“It is important for patients to be talking to their doctors now. . . . Some doctors are never going to certify. They don’t have to,” Simon said.

If a patient’s doctor opposes certifying, the only alternative is to find another doctor before applications eventually are available, he said.

In California and some other states, doctors can certify patients for medical marijuana use the day they meet.

“In (those) states, you have what are called recommendation mills,” he said.

The website Vachon contacted “has the appearance of being” one, Simon said.

Vachon called a phone number advertised on Facebook. He talked with a man and a nurse over Skype, the online video conference program. A few days later, the man wanted Vachon to send him money via electronic transfer in exchange for being certified for a state medical marijuana card in July.

Two months ago, the state attorney general recommended not issuing any patient registration cards until the dispensaries are open. That may not be until 2015, 2016 or beyond.

Friends more familiar with the new law raised red flags, so Vachon broke off the arrangement before sending the money. He was going to tell friends and other patients about the clinic, but now he’s telling them to be wary.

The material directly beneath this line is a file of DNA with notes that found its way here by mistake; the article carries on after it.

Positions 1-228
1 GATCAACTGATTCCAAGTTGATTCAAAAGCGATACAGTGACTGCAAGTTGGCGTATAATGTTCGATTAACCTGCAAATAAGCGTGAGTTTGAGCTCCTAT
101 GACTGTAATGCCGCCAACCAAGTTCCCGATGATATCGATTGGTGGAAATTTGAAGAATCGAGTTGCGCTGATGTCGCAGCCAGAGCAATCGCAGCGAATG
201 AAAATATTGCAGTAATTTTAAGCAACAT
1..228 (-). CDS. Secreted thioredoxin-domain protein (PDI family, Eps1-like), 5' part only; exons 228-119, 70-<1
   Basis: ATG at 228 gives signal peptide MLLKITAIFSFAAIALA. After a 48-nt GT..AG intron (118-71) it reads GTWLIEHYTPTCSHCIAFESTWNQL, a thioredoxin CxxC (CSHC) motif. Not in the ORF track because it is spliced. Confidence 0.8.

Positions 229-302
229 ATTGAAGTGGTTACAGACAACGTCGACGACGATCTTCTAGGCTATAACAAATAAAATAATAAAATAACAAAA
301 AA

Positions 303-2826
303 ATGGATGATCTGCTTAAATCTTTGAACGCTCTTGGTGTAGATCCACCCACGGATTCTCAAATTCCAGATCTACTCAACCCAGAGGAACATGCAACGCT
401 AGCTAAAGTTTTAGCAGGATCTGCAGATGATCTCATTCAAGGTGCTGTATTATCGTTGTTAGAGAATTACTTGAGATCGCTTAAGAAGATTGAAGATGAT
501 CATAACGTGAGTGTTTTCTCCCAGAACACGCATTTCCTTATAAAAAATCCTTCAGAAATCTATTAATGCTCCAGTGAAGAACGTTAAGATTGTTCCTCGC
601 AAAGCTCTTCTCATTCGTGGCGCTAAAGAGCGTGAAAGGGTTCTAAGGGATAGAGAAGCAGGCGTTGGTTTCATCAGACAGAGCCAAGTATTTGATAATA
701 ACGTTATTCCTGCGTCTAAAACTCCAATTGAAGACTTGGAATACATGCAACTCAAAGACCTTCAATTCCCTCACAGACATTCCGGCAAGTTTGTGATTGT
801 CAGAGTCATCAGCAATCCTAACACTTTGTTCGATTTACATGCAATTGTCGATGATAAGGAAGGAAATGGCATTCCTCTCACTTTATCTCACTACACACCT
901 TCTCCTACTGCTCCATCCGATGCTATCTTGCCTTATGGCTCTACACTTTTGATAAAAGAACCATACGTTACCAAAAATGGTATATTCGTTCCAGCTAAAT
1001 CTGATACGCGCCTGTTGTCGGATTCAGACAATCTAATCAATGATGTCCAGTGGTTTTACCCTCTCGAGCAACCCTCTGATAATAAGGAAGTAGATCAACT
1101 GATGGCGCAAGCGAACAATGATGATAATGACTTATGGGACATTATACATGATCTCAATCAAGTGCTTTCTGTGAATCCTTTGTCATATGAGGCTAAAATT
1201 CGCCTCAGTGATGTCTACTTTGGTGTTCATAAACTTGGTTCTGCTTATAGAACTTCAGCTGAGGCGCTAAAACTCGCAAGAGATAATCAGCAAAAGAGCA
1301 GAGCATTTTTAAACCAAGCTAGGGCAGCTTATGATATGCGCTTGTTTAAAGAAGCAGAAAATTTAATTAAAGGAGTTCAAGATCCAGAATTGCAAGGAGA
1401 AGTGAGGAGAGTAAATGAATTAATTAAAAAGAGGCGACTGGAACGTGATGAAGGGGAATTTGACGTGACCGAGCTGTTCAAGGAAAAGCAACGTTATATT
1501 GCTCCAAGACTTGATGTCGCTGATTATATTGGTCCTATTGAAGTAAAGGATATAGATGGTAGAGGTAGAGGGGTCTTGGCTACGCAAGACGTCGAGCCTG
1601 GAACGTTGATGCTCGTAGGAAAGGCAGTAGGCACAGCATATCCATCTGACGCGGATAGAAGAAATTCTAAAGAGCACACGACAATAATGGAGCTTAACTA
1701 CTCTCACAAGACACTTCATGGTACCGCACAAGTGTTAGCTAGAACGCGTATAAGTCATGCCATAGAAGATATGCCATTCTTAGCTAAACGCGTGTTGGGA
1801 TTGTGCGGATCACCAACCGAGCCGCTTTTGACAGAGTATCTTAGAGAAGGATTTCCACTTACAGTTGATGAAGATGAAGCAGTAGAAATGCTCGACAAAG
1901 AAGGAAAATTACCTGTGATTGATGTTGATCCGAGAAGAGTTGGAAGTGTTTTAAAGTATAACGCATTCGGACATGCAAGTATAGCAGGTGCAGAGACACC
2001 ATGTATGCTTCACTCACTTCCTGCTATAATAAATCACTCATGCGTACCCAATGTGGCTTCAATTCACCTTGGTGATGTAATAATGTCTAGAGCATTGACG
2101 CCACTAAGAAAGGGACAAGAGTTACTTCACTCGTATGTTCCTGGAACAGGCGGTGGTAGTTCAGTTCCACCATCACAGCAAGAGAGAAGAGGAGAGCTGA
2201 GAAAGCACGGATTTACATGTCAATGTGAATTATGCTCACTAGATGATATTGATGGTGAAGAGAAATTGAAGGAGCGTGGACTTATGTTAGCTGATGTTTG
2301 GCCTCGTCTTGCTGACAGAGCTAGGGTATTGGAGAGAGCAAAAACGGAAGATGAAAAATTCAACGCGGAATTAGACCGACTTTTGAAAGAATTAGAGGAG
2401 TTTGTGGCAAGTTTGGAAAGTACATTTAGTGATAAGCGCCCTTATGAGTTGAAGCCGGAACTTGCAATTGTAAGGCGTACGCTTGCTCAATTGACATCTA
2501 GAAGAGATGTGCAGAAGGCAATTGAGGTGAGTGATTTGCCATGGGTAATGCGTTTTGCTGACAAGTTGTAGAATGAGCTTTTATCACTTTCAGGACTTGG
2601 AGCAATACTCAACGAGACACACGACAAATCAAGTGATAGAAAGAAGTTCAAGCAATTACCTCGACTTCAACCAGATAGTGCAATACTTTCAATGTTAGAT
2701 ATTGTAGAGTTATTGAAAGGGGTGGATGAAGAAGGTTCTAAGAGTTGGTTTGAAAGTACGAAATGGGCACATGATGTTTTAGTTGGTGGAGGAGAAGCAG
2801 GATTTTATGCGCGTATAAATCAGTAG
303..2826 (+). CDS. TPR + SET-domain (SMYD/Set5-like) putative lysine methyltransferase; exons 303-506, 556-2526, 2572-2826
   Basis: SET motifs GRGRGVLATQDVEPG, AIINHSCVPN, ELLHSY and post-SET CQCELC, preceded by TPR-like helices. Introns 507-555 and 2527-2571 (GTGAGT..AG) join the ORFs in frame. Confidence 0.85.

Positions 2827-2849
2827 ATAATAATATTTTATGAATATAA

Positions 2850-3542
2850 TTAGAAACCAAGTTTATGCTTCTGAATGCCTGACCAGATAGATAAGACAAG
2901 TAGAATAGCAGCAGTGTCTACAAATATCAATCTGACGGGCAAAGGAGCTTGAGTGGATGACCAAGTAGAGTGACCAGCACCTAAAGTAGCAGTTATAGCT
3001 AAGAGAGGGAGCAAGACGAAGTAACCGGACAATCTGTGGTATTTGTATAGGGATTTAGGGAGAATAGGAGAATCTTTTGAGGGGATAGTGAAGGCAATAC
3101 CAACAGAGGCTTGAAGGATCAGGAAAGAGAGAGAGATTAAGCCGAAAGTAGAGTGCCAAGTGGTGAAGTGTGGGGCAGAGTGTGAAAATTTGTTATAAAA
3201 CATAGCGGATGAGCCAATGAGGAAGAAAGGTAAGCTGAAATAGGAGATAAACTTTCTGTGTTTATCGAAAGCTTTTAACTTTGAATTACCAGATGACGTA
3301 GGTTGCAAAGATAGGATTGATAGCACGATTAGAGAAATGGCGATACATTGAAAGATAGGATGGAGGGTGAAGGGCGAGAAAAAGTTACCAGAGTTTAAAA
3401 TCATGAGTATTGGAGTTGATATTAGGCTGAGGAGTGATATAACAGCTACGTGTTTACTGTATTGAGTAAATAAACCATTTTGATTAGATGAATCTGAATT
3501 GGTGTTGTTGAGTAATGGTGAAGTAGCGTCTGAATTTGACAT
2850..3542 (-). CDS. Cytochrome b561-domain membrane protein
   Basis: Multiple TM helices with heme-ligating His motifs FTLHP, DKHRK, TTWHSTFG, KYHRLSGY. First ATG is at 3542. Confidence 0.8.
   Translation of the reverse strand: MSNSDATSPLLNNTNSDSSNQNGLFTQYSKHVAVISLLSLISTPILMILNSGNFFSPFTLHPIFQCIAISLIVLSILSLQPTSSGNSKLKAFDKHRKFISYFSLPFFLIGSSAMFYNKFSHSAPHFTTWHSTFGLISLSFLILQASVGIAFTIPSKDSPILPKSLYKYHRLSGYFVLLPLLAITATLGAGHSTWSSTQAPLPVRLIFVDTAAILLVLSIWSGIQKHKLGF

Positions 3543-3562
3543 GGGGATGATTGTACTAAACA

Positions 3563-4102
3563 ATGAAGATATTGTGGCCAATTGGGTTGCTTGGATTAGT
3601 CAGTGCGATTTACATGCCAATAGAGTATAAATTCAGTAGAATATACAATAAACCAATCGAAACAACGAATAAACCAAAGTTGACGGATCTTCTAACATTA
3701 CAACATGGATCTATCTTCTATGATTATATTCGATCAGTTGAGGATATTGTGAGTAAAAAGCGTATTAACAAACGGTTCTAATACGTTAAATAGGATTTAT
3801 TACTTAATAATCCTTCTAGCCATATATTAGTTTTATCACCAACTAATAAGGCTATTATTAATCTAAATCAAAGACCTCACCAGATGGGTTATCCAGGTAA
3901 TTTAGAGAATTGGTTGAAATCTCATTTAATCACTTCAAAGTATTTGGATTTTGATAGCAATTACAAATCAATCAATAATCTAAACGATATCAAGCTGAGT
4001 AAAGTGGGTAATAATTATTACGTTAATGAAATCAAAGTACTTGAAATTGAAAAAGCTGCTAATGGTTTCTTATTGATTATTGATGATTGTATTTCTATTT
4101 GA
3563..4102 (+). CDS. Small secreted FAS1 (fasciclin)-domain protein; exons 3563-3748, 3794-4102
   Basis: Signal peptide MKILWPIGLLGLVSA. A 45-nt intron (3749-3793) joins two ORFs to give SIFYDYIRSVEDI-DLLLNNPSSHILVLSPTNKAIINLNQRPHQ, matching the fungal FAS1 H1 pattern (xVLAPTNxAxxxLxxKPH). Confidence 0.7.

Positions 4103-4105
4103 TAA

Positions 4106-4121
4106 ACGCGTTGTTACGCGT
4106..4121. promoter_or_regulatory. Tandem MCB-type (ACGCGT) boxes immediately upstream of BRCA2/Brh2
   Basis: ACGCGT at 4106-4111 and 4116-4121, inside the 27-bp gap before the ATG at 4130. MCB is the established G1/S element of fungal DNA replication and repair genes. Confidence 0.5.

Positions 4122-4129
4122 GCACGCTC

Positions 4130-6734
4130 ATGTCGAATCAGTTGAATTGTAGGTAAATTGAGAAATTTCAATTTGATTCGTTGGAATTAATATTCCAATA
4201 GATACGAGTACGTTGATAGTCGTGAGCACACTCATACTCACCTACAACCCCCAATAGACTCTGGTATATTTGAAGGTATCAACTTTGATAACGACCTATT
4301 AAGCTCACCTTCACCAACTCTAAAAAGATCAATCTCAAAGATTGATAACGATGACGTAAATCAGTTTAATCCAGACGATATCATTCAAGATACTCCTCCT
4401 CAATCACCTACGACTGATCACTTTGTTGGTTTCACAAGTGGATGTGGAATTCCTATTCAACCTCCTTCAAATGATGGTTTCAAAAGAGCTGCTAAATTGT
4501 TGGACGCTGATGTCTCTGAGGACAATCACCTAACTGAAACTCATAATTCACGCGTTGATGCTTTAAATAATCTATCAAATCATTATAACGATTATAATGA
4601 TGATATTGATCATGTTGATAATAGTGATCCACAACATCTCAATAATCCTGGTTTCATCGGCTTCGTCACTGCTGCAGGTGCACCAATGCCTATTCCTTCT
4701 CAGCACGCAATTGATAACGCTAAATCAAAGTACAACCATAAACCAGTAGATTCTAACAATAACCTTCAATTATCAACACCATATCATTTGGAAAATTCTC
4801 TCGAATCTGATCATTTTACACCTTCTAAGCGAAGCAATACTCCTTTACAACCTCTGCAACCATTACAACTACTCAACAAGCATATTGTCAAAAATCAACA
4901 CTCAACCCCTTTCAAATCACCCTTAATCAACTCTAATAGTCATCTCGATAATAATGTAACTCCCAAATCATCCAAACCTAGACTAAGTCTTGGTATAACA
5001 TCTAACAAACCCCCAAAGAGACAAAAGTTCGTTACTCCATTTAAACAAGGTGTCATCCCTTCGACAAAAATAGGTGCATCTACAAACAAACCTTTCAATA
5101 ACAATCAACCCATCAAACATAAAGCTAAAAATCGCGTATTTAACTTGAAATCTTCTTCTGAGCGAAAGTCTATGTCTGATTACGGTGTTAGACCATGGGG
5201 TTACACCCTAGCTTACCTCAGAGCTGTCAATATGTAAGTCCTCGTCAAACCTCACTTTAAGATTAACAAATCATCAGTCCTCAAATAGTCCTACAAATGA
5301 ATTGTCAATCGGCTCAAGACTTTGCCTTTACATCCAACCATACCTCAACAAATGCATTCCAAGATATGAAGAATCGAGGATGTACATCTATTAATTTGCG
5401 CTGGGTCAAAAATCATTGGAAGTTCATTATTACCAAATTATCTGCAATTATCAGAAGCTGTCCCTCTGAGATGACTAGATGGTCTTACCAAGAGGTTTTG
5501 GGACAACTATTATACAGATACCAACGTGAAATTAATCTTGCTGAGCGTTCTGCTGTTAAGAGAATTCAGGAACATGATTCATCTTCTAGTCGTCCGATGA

“I thought it was a good deal, that he was doing a good deed, but it’s false information,” Vachon said. “He’s jumping the gun and doing things that aren’t going to help anybody in July. Three months from now, what are you going to do? People are just going to be out of their money.”

(Sarah Palermo can be reached at 369-3322 or spalermo@cmonitor.com or on Twitter @SPalermoNews.)

Related

N.H. medical marijuana classes linked to problematic Montana Caregivers Network

Tuesday, April 15, 2014

The ads are everywhere, if you know where to look. They’re on Craigslist and on a series of connected pro-medical marijuana websites aimed at New Hampshire residents, promoting classes for patients seeking medical marijuana registration cards. “Get the Card + Get Legal,” an ad reads. “Marijuana is Safe + Effective Treatment for . . . seizures, anxiety, bipolar . . …

Legacy Comments1

The caption under the photo is wrong then,,,,this isnt medical pot...its black market pot.